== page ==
Monthly Archives: September 2006

My new notebook

  • CPU: Intel Core 2 Duo processor T7200 (2,00 GHz, 4MB L2-cache, 667 MHz FSB)
  • Memory: 2.0GB, 667MHz DDR2 SDRAM Memory (2 x 1024MB)
  • Graphics: NVIDIA Quadro NVS 110M 256MB
  • Hard Disk: 80GB serial ATA HDD 7200RPM
  • Screen: 14.1″ widescreen (1440×900)
  • Weight: approx. 2.2 kg
  • Battery life: approx. 3-4 hours (normal usage, 6-cell battery)
  • 8 X DVD+/-RW Drive
  • Intel PRO/Wireless 3945 802.11a/g Mini Card
  • Bluetooth
Dell Latitude D620

So far, I’m quite satisfied with the much faster computer, compared to the old Dell Inspiron 6000 I bought last spring. Everything feels snappy, and logging in to Gnome is no longer a painful wait. The only complaints I have are about the screen, which is pale and has a very narrow viewing angle, and the keyboard, which have very stiff keys that you need to press fairly hard to type with.

Captcha Disabled

Many visitors commenting in this blog have mentioned that the captcha plugin I’m using is unreliable so I’ve decided to disable it for now. Does anyone know of a working solution? Not using spam protection at all is not an option.

The Name "Firefox" Not Allowed In Ubuntu?

There are lots of ongoing discussions in the Ubuntu Forums about the fact that Mozilla has asked Debian to either comply with the trademarks/copyrights and use both the Firefox logo and name, and let all their patches run through Mozilla, or to neither use the logo nor the name. A typical forum post, written by Bnonn, quoted here:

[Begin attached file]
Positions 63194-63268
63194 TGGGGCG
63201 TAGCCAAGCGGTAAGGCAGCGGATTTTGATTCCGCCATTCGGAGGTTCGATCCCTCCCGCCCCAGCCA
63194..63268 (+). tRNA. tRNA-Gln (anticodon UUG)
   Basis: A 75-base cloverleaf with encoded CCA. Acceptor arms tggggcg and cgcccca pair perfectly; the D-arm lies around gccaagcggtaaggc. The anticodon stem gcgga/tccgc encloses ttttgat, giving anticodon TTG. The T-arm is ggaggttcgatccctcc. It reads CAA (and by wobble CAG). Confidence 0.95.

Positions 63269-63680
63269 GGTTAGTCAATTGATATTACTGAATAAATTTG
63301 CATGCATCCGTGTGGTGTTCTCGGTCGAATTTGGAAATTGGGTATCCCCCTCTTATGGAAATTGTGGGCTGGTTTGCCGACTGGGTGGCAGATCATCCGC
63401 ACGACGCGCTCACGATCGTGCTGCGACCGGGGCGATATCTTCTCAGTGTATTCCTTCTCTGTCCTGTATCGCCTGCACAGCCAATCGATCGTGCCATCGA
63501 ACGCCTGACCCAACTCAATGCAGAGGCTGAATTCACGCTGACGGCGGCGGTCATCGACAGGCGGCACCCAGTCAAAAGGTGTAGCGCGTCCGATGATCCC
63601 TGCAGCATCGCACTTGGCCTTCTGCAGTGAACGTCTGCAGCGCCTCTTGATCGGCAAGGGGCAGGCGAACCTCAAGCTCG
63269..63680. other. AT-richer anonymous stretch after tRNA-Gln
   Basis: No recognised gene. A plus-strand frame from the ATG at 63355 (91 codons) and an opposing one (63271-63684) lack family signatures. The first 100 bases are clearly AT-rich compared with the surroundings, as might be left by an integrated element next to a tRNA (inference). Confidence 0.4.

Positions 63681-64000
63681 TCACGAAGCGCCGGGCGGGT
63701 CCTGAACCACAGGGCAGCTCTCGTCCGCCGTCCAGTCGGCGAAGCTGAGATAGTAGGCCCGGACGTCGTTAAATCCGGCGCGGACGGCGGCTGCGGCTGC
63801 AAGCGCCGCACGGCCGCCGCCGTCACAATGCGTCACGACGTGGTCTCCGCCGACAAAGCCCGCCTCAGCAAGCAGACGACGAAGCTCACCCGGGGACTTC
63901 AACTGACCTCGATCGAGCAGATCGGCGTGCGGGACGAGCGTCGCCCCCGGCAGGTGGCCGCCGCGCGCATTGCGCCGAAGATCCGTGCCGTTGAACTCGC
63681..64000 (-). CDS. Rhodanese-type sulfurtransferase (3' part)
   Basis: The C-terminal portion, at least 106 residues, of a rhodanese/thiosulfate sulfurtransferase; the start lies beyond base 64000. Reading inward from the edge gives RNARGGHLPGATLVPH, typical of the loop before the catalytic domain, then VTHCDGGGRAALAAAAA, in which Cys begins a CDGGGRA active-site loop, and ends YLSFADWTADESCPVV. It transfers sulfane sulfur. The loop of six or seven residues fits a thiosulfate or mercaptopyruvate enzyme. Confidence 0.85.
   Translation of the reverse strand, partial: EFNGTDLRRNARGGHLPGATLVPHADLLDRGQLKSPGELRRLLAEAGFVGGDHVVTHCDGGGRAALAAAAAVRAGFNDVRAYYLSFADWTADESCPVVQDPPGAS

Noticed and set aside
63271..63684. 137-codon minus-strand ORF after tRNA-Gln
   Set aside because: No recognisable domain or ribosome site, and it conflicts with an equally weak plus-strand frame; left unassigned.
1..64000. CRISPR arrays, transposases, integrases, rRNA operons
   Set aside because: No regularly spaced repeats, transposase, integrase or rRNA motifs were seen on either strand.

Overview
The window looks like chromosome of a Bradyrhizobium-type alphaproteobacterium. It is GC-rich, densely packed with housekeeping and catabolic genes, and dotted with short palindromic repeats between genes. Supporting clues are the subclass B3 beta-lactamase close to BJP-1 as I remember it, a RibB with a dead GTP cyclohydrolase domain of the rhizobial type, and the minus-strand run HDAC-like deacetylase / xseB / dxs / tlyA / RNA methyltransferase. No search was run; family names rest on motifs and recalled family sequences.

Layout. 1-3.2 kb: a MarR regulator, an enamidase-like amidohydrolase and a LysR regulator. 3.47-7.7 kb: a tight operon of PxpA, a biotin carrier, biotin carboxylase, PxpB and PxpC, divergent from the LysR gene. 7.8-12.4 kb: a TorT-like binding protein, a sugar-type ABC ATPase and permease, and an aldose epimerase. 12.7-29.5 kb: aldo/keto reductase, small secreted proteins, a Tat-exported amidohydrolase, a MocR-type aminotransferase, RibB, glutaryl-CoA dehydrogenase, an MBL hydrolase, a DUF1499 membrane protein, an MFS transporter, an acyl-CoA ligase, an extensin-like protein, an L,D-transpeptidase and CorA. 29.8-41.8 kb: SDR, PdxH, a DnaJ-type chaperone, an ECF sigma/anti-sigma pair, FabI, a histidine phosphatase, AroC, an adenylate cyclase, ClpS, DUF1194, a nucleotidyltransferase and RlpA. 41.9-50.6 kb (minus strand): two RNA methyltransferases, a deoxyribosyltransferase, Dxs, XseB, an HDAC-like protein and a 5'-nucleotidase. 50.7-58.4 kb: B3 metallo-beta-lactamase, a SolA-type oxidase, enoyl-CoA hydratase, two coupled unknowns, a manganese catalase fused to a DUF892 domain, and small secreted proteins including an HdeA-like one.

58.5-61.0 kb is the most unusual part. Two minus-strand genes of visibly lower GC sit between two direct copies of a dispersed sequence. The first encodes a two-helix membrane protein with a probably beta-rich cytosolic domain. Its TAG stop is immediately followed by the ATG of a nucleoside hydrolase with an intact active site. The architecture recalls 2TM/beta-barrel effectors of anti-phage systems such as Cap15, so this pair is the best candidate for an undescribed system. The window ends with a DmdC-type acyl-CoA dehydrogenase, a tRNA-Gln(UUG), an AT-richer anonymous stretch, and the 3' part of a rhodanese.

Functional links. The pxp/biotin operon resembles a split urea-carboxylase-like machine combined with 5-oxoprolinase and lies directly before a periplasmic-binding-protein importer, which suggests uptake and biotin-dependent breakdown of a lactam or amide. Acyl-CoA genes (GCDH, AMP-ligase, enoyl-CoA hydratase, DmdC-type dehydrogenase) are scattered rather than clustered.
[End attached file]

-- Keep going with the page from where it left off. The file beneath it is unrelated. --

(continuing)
This seems entirely insensible to me. Mozilla is basically stating that they would rather Debian (and, by derivation, Ubuntu) pretend that Firefox isn’t Firefox, than use Firefox with a different logo.

Now, personally I hate the damn blue globe and wish that Debian/Ubuntu could use the proper Firefox icon. It confounds me that Mozilla would make the icon non-free, thereby limiting its brand recognition and achieving absolutely nothing (what are they afraid of for crying out loud?) But surely even the blue globe with the name “Firefox” underneath it is better than a blue globe (or something better) with the name IceWeasel, or Freefox? It sounds like Mozilla is cutting off its nose to spite its face—which is particularly dumb given that, firstly, the “fix” is just a farce; secondly, it’s a non-issue anyway! And thirdly, the Debian and Ubuntu communities are big, idealistic, and outspoken, and will surely react with ill-will. I can’t see how that won’t harm Mozilla far more than any perceived benefit they’ll get.

Perhaps it’s simply that, in order to keep their trademark, they have to get Debian to comply (by law, if they don’t, they lose the trademark). But it seems like they should really consider adjusting their copyright requirements. All they’d have to do to resolve this whole issue is open-source an icon!